Washington - What Makes This President Different from All Other Presidents?
Washington - The humiliating treatment accorded Prime Minister Binyamin Netanyahu during his recent visit to the White House and the 13-point diktat that he received from President Barack Obama have brought relations between the US and Israel to a point of crisis. But however this particular dispute is played out in the days and weeks ahead, observers must ponder what will follow during the rest of the Obama presidency.
Though much of the focus of Obama’s foreign policy has seemed to be a fixation with making nice with rivals and enemies, it has also been accompanied by what appears to be a calculated decision to create some distance between America and Israel. Indeed, just 15 months into the Obama presidency, the relationship seems to be as fractious as it has been in recent memory. In his first months, Obama tried and failed to topple Netanyahu’s newly elected coalition by issuing a demand for a settlement freeze. In an attempt to smooth things over with his country’s only ally, Netanyahu formally accepted the principle of a two-state solution and agreed to stop building in the West Bank, though not in Jerusalem.
But when an ill-timed announcement of a housing project in eastern Jerusalem coincided with the visit of Vice President Joe Biden earlier this month, Obama pounced again. The incident was portrayed as a full-blown insult to America that required the stiffest condemnation. Indeed, the plan to build apartments for Jews in an existing Jewish neighborhood was greeted by a more spirited American denunciation than Obama had mustered for Iran’s stolen election or the brutal repression of protesters in the streets of Teheran.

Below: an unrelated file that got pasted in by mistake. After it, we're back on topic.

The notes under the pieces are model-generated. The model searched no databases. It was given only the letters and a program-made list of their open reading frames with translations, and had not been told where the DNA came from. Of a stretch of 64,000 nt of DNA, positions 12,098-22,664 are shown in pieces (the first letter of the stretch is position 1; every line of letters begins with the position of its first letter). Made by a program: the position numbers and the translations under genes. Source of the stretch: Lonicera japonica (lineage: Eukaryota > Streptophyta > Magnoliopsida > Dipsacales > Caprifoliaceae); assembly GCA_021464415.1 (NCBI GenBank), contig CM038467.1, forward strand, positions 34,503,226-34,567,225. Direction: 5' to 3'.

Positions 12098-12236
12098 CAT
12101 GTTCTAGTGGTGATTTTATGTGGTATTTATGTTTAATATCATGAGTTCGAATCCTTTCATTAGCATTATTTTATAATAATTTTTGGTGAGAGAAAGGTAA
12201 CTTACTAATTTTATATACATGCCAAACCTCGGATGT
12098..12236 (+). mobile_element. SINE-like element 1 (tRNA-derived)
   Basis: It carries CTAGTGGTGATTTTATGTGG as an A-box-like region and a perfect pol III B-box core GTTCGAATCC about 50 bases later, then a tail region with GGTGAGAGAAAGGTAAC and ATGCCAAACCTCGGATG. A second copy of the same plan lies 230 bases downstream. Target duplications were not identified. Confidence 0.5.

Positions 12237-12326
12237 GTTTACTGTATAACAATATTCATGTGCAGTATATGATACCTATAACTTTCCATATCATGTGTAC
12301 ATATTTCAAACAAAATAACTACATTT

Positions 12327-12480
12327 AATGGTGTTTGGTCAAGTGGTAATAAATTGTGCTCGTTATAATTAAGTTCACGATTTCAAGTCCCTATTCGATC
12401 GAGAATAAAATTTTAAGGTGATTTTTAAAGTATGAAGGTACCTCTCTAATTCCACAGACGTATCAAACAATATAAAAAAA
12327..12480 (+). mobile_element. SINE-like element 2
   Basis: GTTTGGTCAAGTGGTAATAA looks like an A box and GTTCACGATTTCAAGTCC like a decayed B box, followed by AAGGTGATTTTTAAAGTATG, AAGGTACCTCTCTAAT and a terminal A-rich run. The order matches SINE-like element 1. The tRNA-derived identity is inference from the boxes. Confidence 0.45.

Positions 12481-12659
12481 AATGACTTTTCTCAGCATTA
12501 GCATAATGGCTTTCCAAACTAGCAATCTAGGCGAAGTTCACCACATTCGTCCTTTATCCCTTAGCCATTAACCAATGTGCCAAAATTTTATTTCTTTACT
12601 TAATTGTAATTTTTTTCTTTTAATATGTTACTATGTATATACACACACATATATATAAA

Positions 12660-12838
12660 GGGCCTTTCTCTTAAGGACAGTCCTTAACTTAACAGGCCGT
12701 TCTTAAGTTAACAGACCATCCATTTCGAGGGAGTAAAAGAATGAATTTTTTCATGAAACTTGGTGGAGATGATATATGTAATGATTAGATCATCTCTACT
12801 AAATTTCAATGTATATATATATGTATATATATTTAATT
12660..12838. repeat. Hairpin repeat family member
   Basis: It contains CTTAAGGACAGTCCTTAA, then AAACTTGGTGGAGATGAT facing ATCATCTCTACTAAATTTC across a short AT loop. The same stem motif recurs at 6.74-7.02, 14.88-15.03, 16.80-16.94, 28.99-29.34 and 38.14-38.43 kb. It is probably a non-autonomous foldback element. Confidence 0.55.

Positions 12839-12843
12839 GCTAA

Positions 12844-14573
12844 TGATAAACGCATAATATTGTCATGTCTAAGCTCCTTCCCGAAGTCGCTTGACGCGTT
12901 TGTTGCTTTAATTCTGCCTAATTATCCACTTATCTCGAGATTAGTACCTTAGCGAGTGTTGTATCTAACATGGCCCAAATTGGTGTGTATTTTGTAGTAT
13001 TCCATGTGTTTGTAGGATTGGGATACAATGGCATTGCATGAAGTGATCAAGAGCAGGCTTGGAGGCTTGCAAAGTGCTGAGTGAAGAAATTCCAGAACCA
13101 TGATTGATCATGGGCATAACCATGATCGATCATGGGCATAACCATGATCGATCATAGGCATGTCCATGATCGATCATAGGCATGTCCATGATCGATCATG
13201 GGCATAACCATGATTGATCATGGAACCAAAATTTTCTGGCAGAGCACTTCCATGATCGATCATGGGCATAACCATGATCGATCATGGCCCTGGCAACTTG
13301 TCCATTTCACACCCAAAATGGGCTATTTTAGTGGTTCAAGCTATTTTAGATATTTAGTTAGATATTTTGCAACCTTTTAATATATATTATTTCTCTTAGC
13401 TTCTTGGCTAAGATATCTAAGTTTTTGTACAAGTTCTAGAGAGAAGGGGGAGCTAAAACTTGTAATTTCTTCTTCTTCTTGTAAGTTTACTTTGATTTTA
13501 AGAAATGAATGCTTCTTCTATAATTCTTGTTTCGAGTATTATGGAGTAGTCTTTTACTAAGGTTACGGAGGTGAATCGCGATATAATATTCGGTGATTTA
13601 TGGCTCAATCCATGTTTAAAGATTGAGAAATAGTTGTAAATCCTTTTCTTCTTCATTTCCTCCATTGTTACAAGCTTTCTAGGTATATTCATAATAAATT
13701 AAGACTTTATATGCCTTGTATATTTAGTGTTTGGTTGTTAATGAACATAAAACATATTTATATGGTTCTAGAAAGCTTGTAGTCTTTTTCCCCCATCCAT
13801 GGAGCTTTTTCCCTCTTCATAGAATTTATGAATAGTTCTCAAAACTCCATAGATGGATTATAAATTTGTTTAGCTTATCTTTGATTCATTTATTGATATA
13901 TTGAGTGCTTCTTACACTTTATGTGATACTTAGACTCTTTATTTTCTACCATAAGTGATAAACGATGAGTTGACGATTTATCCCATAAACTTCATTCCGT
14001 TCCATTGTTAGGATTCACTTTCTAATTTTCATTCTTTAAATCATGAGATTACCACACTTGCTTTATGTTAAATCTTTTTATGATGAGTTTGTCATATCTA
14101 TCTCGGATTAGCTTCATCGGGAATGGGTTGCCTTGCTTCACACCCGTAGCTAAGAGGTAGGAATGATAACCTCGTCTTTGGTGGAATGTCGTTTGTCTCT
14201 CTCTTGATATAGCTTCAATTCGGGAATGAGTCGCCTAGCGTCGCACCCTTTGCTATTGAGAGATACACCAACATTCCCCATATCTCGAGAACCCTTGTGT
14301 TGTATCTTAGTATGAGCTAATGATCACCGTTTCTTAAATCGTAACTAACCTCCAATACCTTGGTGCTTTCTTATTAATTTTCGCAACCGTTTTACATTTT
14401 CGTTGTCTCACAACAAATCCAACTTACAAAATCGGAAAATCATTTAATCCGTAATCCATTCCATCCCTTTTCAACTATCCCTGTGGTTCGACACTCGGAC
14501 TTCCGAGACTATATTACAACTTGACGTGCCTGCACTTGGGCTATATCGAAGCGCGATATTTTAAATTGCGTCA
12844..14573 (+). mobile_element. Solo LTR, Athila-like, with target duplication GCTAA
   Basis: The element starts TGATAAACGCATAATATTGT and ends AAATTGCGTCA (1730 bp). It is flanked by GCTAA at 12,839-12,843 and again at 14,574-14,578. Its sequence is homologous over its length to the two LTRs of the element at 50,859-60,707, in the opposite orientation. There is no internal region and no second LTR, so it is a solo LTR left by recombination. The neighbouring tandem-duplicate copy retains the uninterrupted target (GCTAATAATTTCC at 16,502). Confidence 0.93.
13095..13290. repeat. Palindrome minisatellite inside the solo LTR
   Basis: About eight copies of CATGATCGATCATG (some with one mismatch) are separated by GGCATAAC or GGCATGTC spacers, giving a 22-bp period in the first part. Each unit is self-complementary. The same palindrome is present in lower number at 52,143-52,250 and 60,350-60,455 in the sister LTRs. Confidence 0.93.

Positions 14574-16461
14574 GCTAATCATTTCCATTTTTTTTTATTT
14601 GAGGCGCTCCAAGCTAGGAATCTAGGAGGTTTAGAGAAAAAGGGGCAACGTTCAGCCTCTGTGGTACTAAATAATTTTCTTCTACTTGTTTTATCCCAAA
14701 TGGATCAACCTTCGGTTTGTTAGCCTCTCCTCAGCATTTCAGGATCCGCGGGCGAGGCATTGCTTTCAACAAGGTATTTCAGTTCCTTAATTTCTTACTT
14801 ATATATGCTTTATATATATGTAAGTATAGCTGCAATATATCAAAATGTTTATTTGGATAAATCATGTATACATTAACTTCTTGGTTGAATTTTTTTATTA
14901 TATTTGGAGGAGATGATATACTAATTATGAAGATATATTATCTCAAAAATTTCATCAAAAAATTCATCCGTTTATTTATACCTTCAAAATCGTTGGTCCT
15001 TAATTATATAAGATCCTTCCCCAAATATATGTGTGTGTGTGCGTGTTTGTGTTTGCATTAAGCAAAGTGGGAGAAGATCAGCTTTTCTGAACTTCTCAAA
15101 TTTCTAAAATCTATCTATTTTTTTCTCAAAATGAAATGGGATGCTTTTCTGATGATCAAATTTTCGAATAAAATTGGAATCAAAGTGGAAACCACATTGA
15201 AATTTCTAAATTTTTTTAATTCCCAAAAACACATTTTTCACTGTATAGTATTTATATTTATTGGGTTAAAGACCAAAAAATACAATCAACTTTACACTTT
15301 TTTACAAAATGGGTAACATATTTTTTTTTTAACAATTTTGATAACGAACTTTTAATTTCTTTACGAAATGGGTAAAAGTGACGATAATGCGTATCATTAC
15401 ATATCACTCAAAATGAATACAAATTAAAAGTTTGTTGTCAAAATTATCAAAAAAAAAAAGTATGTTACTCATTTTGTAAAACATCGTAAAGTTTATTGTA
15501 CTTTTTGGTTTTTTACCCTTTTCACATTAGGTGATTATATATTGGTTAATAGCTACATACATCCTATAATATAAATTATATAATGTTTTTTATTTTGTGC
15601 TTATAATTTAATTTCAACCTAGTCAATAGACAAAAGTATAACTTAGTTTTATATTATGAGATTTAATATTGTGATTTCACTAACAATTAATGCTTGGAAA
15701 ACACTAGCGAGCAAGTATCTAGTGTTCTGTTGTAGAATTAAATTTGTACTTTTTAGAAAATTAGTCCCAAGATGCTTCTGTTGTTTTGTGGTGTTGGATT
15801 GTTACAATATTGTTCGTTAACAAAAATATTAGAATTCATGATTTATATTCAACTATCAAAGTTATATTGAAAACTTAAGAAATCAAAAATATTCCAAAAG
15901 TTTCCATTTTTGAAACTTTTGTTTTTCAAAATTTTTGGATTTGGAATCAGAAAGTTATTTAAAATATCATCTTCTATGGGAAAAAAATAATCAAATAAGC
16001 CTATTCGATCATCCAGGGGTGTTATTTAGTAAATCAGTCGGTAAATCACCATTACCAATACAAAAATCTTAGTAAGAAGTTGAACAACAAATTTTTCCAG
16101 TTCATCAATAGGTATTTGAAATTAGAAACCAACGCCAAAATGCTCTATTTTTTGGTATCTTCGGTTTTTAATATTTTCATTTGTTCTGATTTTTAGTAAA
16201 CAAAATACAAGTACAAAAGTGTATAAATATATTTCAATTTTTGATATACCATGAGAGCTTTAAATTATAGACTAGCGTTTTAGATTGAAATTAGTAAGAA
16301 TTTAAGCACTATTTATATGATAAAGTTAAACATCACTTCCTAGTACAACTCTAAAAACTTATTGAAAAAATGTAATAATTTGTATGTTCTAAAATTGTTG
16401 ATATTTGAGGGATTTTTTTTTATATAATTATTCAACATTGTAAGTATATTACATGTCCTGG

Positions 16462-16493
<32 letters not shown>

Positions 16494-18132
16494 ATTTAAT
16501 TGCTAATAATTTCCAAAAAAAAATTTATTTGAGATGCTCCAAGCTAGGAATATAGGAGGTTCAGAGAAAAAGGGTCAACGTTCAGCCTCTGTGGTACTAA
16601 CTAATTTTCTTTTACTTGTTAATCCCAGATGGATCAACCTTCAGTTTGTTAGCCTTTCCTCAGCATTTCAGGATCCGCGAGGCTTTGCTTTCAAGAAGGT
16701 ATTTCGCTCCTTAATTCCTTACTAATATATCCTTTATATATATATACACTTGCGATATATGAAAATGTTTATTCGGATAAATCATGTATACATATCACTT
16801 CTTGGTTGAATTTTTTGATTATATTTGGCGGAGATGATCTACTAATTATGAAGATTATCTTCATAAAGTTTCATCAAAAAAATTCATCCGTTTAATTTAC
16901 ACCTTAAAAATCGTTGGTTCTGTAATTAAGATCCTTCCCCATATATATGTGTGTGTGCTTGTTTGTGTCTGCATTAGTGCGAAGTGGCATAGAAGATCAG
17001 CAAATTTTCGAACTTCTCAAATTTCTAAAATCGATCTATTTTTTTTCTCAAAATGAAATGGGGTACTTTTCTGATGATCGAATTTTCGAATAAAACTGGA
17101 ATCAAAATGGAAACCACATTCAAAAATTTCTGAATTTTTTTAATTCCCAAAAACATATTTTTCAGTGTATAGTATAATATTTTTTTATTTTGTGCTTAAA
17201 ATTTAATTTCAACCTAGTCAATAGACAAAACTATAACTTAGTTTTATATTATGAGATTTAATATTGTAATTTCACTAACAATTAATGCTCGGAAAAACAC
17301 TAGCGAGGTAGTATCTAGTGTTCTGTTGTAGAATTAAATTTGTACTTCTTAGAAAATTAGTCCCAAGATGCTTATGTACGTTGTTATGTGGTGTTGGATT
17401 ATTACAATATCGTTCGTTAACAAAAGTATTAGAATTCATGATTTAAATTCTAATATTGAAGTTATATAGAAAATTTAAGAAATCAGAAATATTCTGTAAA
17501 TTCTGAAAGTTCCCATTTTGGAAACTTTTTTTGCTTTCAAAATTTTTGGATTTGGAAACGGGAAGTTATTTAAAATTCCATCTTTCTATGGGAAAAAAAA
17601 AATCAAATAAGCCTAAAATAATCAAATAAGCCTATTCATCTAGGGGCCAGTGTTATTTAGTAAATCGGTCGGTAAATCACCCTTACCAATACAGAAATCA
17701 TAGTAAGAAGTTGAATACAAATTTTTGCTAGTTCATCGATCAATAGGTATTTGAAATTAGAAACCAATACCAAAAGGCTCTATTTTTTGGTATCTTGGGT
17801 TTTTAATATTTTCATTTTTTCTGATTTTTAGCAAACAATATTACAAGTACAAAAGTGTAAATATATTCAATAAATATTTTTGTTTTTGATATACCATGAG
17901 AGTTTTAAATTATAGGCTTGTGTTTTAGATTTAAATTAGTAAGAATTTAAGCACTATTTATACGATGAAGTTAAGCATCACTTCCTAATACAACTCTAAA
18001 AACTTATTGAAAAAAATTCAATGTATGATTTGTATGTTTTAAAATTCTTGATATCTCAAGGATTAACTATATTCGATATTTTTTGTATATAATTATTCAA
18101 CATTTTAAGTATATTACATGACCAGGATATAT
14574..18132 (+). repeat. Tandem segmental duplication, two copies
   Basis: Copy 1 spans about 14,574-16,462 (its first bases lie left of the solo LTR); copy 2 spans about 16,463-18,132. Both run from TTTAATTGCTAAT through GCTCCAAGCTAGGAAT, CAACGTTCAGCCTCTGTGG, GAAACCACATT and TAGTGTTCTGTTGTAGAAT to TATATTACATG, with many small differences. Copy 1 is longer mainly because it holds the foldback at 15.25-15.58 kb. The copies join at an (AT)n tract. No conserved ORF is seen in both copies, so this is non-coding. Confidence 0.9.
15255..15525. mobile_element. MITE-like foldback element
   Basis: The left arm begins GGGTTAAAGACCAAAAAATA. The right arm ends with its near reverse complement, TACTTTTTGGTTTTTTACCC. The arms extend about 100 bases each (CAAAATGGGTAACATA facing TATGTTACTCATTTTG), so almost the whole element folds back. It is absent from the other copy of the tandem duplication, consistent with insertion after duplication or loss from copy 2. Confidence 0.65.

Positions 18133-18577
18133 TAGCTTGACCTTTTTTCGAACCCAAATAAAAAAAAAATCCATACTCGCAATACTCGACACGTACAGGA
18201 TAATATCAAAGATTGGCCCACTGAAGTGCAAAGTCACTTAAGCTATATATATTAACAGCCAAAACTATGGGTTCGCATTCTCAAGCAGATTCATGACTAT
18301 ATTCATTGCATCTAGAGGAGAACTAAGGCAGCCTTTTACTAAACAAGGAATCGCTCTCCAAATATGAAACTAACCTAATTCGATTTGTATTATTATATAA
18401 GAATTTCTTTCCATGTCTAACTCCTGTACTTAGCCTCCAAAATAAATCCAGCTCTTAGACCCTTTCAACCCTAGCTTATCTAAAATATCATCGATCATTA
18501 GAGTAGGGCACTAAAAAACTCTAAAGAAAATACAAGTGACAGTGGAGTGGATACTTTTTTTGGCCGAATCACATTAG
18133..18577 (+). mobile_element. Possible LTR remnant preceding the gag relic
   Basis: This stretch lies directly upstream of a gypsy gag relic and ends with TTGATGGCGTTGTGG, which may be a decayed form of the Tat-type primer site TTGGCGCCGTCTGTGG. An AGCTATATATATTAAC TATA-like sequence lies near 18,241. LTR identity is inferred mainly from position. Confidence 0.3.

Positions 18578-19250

As the dispute entered its third week, Obama’s anger and his determination to force Netanyahu to give in on the question of building in the eastern sector of Israel’s capital was apparently unabated. Yet this is hardly the first dispute between the two countries. Every administration since 1967 has proposed peace plans and negotiating strategies that Israel disliked or actively resisted. Genuine friends such as Ronald Reagan, Bill Clinton and George W. Bush, as well as less friendly presidents such as Jimmy Carter and George H.W. Bush, all pushed hard at times for acceptance of unpalatable concessions.
BUT IN spite these precedents, Obama has managed to go where no American president has gone before. For all of the problems created by all of his predecessors about settlements in the West Bank, no previous American leader has ever chosen to draw a line in the sand about the Jewish presence in Jerusalem. It is true that the US never recognized the annexation of the eastern sector of the city after Jerusalem’s unification in 1967. In fact, it has never even recognized western Jerusalem as Israel’s capital.